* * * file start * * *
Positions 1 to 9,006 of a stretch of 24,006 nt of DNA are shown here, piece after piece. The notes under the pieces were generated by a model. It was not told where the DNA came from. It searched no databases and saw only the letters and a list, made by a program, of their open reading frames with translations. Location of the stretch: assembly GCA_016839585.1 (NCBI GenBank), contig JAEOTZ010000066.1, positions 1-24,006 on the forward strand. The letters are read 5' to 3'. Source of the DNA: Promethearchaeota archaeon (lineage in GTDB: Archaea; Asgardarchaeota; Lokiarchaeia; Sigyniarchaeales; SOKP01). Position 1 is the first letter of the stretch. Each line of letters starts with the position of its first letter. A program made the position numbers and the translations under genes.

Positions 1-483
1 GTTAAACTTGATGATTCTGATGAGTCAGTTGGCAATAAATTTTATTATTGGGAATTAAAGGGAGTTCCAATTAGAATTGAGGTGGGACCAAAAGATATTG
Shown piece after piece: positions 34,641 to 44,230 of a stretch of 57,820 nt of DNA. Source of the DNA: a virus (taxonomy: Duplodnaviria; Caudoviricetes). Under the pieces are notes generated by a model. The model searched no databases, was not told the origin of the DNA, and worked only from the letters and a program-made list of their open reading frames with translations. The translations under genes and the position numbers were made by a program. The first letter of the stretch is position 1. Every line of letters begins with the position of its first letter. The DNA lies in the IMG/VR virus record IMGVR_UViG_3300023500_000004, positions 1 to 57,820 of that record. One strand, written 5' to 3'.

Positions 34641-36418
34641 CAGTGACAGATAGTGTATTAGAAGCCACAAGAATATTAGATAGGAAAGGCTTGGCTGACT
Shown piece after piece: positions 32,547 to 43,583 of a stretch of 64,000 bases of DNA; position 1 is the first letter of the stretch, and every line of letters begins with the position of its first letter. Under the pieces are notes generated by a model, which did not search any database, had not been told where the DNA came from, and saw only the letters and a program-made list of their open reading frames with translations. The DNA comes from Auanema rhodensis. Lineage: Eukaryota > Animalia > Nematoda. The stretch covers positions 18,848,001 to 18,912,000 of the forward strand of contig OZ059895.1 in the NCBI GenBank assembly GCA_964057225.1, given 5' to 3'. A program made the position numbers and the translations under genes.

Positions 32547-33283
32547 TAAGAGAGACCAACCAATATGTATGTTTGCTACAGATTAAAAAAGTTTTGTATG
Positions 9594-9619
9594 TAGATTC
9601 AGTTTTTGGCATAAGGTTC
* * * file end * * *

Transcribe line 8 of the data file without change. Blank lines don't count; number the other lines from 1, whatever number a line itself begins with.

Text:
Positions 32547-33283